I made a few crude fixes to test out the theory that the loose bed was the culprit. To start I jammed an Exacto blade between the loose bearing and its mount. The to secure the glass top over the heated bed, I squeezed folded sandpaper between the edge of the glass and its frame. As amazingly crude as the fix was, it worked excellent. In fact the sandpaper is still in place and running well. I used epoxy to hold a broken piece of the exacto blade in place as a more permanent bearing brace. Watch the video to see more detail on this issue. Maybe it will help others who are having this issue with their Davinci.
Dremel, the company that makes the famous universal hobbyist tools, recently announced their own 3D printer. This was a surprise to me as I had not heard much about it before. It's not officially released until November but they have a lot of info on their website already.
After reading the specs though I was a little disappointed in the release. It only prints PLA (there are plans to make it work with ABS, but since it doesn't have a heated bed that is unlikely). Dremel tends to make nice products but this one seems about a year behind the market and a bit overpriced at $999.00.
Many of the features are already incorporated in units you can buy now for far less money. It has a nice enclosure and uses what looks like standard spools of filament which would please the "I don't want to buy cartridges crowd". The bed is removable which is unique. Not sure if that is a good thing or bad. It snaps in place which is important. A loose platform, like the glass platform on the Davinci 3D printers can cause shifting in the print if it's loose (more on that in a future blog post / YouTube video).
The price is just too high for me though based on what you get. You can preorder at Amazon or even Home Depot but don't expect any expertise there. (Why didn't Radio Shack get more involved in 3D printing, they clearly need better management).
A year ago $1000 for a PLA printer fully assembled in a nice case with SD card slot would have been a nice option. But now I can get a dual color Davinci Duo 2.0 for $649.95 or single color for $499 with a heated build platform and soon, cartridges to print in both PLA along side the currently released ABS.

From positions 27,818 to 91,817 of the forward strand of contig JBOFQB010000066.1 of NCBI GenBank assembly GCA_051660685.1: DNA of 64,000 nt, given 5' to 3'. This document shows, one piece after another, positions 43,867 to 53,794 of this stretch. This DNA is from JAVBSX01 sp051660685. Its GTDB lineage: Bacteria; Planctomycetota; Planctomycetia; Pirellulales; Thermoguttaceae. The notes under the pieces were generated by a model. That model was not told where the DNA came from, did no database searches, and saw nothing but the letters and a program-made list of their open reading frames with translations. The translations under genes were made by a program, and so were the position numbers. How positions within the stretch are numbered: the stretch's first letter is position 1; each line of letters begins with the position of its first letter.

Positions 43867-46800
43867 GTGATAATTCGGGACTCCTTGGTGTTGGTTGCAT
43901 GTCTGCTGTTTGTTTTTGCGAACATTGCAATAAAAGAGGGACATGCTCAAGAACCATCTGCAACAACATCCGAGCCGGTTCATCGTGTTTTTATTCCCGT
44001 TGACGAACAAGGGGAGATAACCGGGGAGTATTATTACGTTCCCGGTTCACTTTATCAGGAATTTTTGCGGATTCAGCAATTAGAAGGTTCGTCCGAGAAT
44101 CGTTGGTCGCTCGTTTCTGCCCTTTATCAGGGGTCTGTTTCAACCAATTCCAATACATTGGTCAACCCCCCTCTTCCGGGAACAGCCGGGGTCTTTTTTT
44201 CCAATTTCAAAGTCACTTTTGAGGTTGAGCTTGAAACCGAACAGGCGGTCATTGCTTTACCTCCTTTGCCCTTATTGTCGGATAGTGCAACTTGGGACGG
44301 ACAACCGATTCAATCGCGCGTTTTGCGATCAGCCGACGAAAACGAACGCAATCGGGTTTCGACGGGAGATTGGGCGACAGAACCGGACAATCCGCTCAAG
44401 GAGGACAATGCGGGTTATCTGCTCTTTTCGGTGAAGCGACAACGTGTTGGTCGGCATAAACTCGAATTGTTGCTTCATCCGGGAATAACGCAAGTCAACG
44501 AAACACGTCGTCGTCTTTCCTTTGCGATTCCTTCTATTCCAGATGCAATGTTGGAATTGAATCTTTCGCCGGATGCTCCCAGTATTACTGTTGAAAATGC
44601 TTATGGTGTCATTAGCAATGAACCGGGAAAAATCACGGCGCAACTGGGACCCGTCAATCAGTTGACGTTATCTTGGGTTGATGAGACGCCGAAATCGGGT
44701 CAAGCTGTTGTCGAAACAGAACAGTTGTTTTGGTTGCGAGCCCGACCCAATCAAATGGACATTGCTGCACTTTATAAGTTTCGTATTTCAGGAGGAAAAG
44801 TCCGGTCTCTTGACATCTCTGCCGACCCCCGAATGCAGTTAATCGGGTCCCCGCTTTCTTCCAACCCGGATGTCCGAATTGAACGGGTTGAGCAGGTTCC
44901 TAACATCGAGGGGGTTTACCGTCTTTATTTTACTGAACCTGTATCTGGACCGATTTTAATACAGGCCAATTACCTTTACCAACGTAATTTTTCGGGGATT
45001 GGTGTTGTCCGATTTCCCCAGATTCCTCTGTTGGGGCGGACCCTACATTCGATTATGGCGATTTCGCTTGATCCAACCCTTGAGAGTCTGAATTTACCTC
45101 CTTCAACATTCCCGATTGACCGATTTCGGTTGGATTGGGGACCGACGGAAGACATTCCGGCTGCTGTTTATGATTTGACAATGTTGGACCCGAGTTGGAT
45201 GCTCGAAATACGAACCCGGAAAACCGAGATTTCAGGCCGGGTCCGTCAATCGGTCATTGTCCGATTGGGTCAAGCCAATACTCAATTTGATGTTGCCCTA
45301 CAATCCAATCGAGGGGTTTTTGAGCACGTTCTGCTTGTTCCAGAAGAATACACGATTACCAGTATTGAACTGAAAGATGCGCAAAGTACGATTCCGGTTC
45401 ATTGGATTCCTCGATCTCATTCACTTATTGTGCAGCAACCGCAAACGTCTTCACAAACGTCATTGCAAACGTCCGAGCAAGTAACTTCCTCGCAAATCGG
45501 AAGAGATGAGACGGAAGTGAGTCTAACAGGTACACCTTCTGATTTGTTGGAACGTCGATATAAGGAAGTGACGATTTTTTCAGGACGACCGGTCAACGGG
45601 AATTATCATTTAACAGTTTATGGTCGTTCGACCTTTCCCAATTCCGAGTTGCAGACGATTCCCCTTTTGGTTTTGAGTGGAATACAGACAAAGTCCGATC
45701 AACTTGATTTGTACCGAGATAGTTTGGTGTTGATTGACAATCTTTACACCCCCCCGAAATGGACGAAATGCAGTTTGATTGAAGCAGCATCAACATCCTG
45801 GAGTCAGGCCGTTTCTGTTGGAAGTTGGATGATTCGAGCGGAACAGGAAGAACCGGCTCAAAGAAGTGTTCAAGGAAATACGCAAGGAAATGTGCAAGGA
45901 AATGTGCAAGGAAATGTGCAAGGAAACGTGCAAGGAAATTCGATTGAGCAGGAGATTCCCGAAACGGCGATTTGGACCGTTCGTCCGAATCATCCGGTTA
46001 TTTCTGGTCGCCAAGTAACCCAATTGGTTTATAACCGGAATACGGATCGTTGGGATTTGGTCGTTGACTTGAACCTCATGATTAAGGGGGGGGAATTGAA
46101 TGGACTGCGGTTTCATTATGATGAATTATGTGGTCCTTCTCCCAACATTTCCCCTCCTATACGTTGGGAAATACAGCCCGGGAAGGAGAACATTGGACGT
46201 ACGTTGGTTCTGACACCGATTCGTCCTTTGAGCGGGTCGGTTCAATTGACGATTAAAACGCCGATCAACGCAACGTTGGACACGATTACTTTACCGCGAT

The Solidoodle will do both PLA and ABS with a heated bed in an enclosed case for $699 and both the Davinci (7.8" x 7.8" x 7.8") and Solidoodle (8" x 8" x 8") have a bigger build platform than the Dremel at 9" x 5.9" x 5.5".
Printrbot Simple will do PLA printing for $349 in kit form or $599 assembled though not in a nice case and a slightly smaller platform (6" x 6" x 6").
So Dremel didn't shoot for the moon on their first printer but it appears to have a few nice features. Easily removable SD card and touch screen. The extruder looks easy to load which can be a bit of pain on some machines that don't line up the input with the extruder well.
The video's on their website show tape for the platform that looks like they are pre-cut to fit the removable bed. I'd rather have a heated bed.
Overall, I don't think it will be a big seller but who knows, maybe it will. I think it should have been no more than $750 and since it PLA only, really $699 would have been my max (have to give them something for the dremel name). One thing is clear, 3D printing is hitting main street in a big way. It's like watching the PC industry all over again as the IBM PC joined the Apple II and Commodore 64. Soon we will all have one at home.
I run a lot of my 3D prints in the early morning before my day job or in the evening after my day job. And there is always a back-up for time on the printer. Between family and friends asking for prints, I found I was really running short of 3D printer capacity. So I decided it was time to look at purchasing a second printer so I can print in stereo. It helped that my son has been doing more printing for projects at his business so we came to an agreement to share the costs.